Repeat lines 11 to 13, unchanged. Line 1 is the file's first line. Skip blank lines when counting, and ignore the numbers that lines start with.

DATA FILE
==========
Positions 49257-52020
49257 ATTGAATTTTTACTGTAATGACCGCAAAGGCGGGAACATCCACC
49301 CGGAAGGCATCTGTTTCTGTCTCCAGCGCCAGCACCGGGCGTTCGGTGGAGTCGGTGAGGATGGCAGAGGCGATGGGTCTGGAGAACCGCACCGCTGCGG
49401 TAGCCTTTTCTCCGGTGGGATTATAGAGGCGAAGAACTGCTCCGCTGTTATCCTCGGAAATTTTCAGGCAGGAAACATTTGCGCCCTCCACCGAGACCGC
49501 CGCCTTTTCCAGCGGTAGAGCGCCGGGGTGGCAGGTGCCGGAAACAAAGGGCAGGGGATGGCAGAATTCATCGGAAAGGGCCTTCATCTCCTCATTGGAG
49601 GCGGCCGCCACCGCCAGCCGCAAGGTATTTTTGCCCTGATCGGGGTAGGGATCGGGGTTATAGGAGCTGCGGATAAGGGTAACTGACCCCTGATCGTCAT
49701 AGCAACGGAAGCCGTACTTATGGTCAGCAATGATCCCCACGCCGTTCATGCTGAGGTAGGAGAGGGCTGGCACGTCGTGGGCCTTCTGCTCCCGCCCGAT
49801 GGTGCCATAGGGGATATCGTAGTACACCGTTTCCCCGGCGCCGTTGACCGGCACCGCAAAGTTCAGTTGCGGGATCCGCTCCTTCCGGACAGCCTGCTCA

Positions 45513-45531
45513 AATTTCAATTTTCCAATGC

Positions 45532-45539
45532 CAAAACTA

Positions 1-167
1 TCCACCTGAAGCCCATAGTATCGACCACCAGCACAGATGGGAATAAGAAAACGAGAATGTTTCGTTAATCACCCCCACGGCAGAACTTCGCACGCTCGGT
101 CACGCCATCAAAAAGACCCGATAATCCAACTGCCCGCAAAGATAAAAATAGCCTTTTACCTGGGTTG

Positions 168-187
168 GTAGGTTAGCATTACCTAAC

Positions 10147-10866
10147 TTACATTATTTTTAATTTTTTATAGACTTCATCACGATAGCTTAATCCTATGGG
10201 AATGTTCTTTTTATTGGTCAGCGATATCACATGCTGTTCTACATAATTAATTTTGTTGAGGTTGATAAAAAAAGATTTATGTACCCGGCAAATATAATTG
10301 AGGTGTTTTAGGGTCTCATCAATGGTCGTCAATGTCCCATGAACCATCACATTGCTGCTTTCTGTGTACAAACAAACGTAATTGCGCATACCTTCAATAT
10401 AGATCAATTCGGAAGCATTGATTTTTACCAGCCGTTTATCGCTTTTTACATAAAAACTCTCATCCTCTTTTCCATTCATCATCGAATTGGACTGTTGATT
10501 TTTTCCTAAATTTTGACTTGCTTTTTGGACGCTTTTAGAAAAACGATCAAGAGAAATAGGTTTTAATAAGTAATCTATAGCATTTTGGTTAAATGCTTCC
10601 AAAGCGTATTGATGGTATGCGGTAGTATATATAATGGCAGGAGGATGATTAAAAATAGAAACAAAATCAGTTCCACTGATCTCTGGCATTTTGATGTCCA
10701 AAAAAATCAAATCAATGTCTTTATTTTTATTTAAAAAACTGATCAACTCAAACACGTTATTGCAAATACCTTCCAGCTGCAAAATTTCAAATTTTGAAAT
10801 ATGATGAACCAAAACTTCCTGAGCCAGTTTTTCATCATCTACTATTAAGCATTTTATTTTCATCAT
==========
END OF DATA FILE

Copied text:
Positions 45532-45539
45532 CAAAACTA

Positions 1-167